Threads of Baker Lake
Wall-hangings from Qamani’tuaq


September 3 – 26, 2020


The making of textiles has a long history among the Inuit. For generations, women in the North perfected the art of sewing and stitching, later translating their talent into both large and small scale wall-hangings. In honour of the extraordinary art form, we are pleased to present Threads of Baker Lake, an exhibition of vibrant wall-hangings from Qamani’tuaq (Baker Lake) where the first Inuit sewing shop was established in 1971, nearly 50 years ago. This selection also features two works by artists from the fellow Kivalliq Region community of Arviat.

In traditional life, women became experts at stitching as Arctic survival depended on warm, adaptable clothing. Beautifully stitched skin garments were a source of pride and often decorative patterns were made by insets of lighter and darker parts of the seal or caribou skin. Techniques and designs were passed down from generation to generation. As trade increased in the later nineteenth-century, Inuit seamstresses began to replace skin with imported cloth for the inner parka. They also began to decorate with beads, coins and even spoons.

The social and economic changes which took place in the Arctic from the 1950s on resulted in many of the Inuit leaving their traditional camps and moving to permanent settlements. To help with the transition into a cash economy, art advisors travelled to many of the communities to encourage the making of arts and crafts for sale, including skin purses decorated with skin patterning.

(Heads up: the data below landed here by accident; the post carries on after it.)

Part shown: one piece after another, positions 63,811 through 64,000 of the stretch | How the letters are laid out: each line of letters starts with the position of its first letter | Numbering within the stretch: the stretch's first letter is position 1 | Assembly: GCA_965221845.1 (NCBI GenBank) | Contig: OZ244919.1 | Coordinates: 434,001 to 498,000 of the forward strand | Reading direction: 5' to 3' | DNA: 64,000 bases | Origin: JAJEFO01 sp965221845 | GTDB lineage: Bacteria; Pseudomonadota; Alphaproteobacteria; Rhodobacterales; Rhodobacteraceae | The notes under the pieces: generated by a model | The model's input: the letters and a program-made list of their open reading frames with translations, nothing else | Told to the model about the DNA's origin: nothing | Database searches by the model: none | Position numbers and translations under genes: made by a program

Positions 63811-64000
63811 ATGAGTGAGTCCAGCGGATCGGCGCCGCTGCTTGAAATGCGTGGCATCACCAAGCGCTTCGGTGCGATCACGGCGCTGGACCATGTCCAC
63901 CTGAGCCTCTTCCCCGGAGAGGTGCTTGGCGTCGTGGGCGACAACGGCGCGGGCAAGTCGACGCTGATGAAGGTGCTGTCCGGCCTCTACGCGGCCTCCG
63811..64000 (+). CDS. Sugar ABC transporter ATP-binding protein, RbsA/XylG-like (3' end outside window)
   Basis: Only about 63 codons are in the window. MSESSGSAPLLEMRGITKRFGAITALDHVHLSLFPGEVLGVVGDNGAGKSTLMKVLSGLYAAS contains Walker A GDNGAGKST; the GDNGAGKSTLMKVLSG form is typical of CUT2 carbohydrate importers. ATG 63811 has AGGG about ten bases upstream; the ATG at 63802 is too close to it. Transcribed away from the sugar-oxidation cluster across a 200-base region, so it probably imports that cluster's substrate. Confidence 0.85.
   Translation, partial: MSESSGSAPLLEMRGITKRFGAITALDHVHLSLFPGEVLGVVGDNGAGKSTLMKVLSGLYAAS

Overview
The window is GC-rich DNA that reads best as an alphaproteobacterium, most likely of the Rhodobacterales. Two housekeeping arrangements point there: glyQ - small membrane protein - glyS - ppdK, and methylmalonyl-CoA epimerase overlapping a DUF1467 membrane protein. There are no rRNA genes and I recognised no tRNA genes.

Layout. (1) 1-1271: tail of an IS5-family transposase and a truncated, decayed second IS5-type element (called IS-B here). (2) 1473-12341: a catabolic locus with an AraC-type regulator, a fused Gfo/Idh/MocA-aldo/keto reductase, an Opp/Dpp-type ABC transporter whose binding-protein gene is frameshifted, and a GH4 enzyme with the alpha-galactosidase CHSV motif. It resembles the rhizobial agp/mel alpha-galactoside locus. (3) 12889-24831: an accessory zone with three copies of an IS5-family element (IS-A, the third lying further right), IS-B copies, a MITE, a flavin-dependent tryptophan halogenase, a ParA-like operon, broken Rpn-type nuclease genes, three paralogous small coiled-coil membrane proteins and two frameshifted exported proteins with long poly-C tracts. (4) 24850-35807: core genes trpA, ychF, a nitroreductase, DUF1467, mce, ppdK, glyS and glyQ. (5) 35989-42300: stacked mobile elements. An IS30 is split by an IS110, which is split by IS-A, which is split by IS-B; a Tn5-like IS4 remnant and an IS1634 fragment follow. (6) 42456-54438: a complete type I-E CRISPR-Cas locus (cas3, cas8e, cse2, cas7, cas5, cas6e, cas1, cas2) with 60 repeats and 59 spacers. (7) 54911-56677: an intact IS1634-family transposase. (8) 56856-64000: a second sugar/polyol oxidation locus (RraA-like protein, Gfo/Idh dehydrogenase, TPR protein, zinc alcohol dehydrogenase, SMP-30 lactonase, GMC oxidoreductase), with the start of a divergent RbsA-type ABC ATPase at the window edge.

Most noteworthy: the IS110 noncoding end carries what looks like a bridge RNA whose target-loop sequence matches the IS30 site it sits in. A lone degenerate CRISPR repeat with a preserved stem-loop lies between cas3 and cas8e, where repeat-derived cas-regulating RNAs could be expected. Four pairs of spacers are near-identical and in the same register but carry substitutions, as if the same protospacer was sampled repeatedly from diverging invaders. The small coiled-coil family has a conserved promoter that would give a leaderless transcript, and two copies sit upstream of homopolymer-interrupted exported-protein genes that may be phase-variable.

The art of larger scale textiles developed in Qamani’tuaq (Baker Lake), an inland settlement west of Hudson Bay, in the 1960s. Commercial materials including duffel, embroidery floss, and felt allowed for the creation of larger wall-hangings. The most common technique involved the application of felt cut-outs on duffel, which were then enlivened by fine embroidery. Some artists created abstract designs while most made references to traditional life. Today, artists in Qamani’tuaq continue on with the art form introducing new materials, colours, threads types, and subject matter into wall-hangings, imbuing textiles with a new vibrance while staying true to the original designs and techniques from the masters of the early generations.

Threads of Baker Lake includes works by Marjorie Agluvak, Victoria Angrnaaluk, Elizabeth Angrnaqquaq Qiayuq, Ruth Annaqtuusi Tulurialik, Martha Apsaq, Elizabeth Argrnagangrniq, Irene Avaalaaqiaq Tiktaalaaq, Elizabeth Enowyak (Arviat), Joy Hallauk (Arviat), Ruth Ikinilik Tapatai, Philippa Iksiraq, Sarah Inukpuk, Naomi Ityi, Martha Qarliksak, Annie Taipanik, and Winnie Tatya.


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